Planning a trip can be daunting. Agonizing over where and when to travel, researching places to stay, and making lists of things to do–all while trying to keep within budget–sounds and is exhausting.

Even with flawless planning, things can still go wrong in real time. Bags can get lost, hotels that looked good online can disappoint in person, and sunny skies can quickly turn dark and stormy.

Bad weather can provide opportunities to capture spontaneous actions and emotions (Photograph by Jill Schneider)

Bad weather can provide opportunities to capture spontaneous actions and emotions (Photograph by Jill Schneider)

As a photographer, weather plays a vitally important role when I’m on the road. And for the past two years Mother Nature has decided to test my patience and perseverance as well as my ability to adapt to unpredictable situations by treating me to travels filled with rain.

On a trip to Guatemala my plan was to shoot Lake Atitlan at sunrise and the ruins of Tikal at sunset. It rained the entire time I was there. In Iceland, I had hopes of shooting the unique volcanic landscapes in amazing light. It was pouring. And while I was in Sydney shooting for a National Geographic Travel guidebook and hoping to capture Australia’s biggest city in all its summer glory, it was the rainiest summer in the last 150 years.

When you’ve traveled very far and weather conditions aren’t what you were expecting, you can’t pack your bags and go home. You simply have to make the best of it, look for the silver lining to that cloudy day. As frustrating as bad weather can be, more often than not I end up with images that are far more special than anything I could have captured had the weather been “good.”

Here are five tips for taking great photos in bad weather:

1. Embrace the rain (but protect your gear). Most camera stores sell cheap rain covers that only cost a few dollars and wearing a poncho will keep you and your camera bag dry. These highly packable items will become your best friend when you’re photographing in the rain. While there are many rain covers out there, I like the Op/Tech USA rain sleeve for its simplicity and ease of use. DIY trick: If you forget to bring one and can’t find a camera store where you are, improvise by wrapping a Ziploc bag around your camera (secure it with rubber bands) and poking a hole for the lens. Trash bags double as ponchos, too.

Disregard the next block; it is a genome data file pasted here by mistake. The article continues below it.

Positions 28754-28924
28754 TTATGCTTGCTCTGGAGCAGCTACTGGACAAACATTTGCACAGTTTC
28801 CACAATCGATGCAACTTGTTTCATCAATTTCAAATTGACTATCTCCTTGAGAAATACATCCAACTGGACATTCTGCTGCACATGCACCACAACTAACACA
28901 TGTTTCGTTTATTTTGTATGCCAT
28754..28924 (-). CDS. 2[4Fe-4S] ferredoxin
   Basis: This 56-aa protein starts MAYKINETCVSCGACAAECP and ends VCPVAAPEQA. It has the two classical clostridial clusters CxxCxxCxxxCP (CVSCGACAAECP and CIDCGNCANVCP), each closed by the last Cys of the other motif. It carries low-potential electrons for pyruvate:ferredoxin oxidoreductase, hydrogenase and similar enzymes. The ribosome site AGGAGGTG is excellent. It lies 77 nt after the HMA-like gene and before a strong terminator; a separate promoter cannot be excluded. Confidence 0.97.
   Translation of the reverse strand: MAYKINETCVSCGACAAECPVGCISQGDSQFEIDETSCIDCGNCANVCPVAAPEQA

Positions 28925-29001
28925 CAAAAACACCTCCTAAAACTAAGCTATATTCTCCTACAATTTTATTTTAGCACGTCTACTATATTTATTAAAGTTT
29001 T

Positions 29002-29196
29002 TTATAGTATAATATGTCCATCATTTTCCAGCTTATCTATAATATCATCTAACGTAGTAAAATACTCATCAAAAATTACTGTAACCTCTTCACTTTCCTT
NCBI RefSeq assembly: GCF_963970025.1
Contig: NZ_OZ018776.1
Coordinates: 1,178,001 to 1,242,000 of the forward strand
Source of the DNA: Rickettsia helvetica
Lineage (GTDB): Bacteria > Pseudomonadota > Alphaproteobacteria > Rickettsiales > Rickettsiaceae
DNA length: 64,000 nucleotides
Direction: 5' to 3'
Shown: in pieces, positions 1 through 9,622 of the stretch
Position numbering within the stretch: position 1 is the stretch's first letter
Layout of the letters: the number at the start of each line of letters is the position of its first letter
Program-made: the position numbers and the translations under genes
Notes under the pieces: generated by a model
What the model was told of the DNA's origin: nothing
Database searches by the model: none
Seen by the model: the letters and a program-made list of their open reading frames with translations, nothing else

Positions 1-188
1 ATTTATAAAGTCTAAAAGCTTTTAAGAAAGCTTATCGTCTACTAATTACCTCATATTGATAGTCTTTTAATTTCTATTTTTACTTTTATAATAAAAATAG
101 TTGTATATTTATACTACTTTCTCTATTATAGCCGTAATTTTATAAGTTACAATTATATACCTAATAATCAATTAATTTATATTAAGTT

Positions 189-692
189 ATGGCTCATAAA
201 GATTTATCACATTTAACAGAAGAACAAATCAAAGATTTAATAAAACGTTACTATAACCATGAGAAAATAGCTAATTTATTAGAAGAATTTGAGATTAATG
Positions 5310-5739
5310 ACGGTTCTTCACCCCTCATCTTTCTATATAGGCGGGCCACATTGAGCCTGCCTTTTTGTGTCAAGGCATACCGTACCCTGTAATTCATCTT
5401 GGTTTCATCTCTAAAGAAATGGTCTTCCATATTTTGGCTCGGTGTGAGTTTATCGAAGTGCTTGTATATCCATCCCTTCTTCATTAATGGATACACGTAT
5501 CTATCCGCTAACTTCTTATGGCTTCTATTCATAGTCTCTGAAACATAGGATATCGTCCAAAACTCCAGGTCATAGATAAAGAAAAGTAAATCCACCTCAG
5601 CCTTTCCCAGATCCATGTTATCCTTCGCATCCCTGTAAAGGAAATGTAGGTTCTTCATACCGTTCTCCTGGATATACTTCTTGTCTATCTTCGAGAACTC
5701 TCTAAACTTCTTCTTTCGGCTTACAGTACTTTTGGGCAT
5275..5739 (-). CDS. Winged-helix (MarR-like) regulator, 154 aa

2. Study human behavior. Once I have my rain sleeve on my camera, I love watching people scurrying around in the rain. I am usually able to capture a wide range of emotions and spontaneous moments that may not have happened otherwise.

A woman waits by candlelight for a storm to pass in Lake Atitlan, Guatemala. (Photograph by Jill Schneider)

A woman waits by candlelight for a storm to pass in Lake Atitlan, Guatemala. (Photograph by Jill Schneider)

3. Go inside. Walking around in the rain can be enjoyable, but when you have expensive camera gear you may not want to risk getting it wet. This is the time to go inside–to museums, shops, restaurants, people’s homes if they let you. If you want to be outside, but out of harm’s way, find a covered area, or shoot from inside a car.

4. Make lemonade. There are thousands of photos of the Sydney Opera House at sunset and Angkor Wat at sunrise, but not everyone is lucky enough to get that perfect magic-hour light. Luckily, inclement weather can give your photographs an edge. Stormy weather makes for dramatic–and photogenic–skies full of color and texture.

5. Look down. One of the great things rain creates is puddles and reflections. Everyone tends to be in a hurry when they’re walking in the rain. As a photographer, instead of looking at the people around you, look down at the puddles and the street. Often, with the right timing, you can catch a unique reflection that tells a story of the day.

Jill Schneider teaches travel photography to high schoolers as a National Geographic Student Expeditions trip leader. See more of Jill’s work on her personal website.

Comments

  1. TOM MARTIN
    United States
    March 4, 3:56 pm

    Nice article…thanks for the tips.

  2. Nic Hilditch-Short
    March 4, 6:00 am

    I have found my Gorilla pod tripod a brilliant buy to allow good photographs in dark/ low light conditions without having to drag a massive tripod around. But also using nearby lamposts, tables, edges of buildings can also help when needing a slower shutter speed and a steady hand!
    http://www.nichilditch-short.co.uk/